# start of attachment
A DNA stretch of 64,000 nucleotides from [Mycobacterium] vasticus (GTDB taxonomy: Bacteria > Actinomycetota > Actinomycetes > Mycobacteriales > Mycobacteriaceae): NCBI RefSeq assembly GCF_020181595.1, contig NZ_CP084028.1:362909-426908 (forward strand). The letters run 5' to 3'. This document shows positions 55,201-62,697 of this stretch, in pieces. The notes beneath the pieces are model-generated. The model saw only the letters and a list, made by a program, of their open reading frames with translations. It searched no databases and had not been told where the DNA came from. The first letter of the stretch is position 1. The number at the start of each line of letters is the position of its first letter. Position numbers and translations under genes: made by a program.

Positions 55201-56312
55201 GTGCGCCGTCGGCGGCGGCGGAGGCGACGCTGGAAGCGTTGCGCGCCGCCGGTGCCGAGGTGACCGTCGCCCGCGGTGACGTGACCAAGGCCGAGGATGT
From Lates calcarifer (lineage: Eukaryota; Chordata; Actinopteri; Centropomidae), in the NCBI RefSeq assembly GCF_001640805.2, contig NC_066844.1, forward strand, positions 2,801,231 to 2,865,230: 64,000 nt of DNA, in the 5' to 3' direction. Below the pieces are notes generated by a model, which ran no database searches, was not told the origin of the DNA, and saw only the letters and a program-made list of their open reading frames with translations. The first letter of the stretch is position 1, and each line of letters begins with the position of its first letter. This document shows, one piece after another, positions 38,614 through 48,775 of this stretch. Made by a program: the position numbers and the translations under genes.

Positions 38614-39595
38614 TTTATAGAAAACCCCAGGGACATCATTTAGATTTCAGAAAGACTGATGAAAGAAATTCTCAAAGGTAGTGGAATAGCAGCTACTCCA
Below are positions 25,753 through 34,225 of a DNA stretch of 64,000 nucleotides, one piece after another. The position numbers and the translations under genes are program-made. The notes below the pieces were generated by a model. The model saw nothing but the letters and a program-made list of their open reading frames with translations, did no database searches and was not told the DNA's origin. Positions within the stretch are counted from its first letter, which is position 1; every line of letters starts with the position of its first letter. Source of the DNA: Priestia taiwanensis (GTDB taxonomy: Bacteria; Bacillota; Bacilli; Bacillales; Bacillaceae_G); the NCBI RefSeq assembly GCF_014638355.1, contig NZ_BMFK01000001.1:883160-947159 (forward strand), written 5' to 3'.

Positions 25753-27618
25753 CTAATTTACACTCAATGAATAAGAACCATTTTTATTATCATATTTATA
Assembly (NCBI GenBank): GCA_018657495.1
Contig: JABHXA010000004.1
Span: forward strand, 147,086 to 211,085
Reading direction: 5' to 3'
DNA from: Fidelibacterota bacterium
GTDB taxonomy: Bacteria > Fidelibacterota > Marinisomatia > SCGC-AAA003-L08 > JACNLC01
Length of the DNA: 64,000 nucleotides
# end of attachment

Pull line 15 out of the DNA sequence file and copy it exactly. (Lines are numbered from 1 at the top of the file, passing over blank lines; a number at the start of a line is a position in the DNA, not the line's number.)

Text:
GTDB taxonomy: Bacteria > Fidelibacterota > Marinisomatia > SCGC-AAA003-L08 > JACNLC01